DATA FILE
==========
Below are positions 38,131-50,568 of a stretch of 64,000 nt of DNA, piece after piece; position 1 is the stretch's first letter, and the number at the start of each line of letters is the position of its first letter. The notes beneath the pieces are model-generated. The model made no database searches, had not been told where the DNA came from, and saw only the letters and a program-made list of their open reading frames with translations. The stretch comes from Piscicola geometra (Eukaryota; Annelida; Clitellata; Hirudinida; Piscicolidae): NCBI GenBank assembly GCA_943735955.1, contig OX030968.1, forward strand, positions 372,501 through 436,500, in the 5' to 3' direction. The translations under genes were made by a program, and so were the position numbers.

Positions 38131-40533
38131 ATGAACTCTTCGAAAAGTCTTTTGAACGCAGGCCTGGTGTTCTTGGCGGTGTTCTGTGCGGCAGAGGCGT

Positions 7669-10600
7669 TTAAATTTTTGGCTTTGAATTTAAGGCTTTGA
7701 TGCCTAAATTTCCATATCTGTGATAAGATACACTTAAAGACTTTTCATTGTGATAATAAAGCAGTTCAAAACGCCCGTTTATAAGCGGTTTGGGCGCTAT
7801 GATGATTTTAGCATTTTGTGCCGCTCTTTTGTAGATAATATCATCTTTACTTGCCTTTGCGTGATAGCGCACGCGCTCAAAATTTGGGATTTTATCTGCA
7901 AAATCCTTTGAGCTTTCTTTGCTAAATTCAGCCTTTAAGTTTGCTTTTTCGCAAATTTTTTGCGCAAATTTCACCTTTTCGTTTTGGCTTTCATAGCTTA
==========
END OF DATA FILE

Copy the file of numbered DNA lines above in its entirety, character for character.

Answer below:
Below are positions 38,131-50,568 of a stretch of 64,000 nt of DNA, piece after piece; position 1 is the stretch's first letter, and the number at the start of each line of letters is the position of its first letter. The notes beneath the pieces are model-generated. The model made no database searches, had not been told where the DNA came from, and saw only the letters and a program-made list of their open reading frames with translations. The stretch comes from Piscicola geometra (Eukaryota; Annelida; Clitellata; Hirudinida; Piscicolidae): NCBI GenBank assembly GCA_943735955.1, contig OX030968.1, forward strand, positions 372,501 through 436,500, in the 5' to 3' direction. The translations under genes were made by a program, and so were the position numbers.

Positions 38131-40533
38131 ATGAACTCTTCGAAAAGTCTTTTGAACGCAGGCCTGGTGTTCTTGGCGGTGTTCTGTGCGGCAGAGGCGT

Positions 7669-10600
7669 TTAAATTTTTGGCTTTGAATTTAAGGCTTTGA
7701 TGCCTAAATTTCCATATCTGTGATAAGATACACTTAAAGACTTTTCATTGTGATAATAAAGCAGTTCAAAACGCCCGTTTATAAGCGGTTTGGGCGCTAT
7801 GATGATTTTAGCATTTTGTGCCGCTCTTTTGTAGATAATATCATCTTTACTTGCCTTTGCGTGATAGCGCACGCGCTCAAAATTTGGGATTTTATCTGCA
7901 AAATCCTTTGAGCTTTCTTTGCTAAATTCAGCCTTTAAGTTTGCTTTTTCGCAAATTTTTTGCGCAAATTTCACCTTTTCGTTTTGGCTTTCATAGCTTA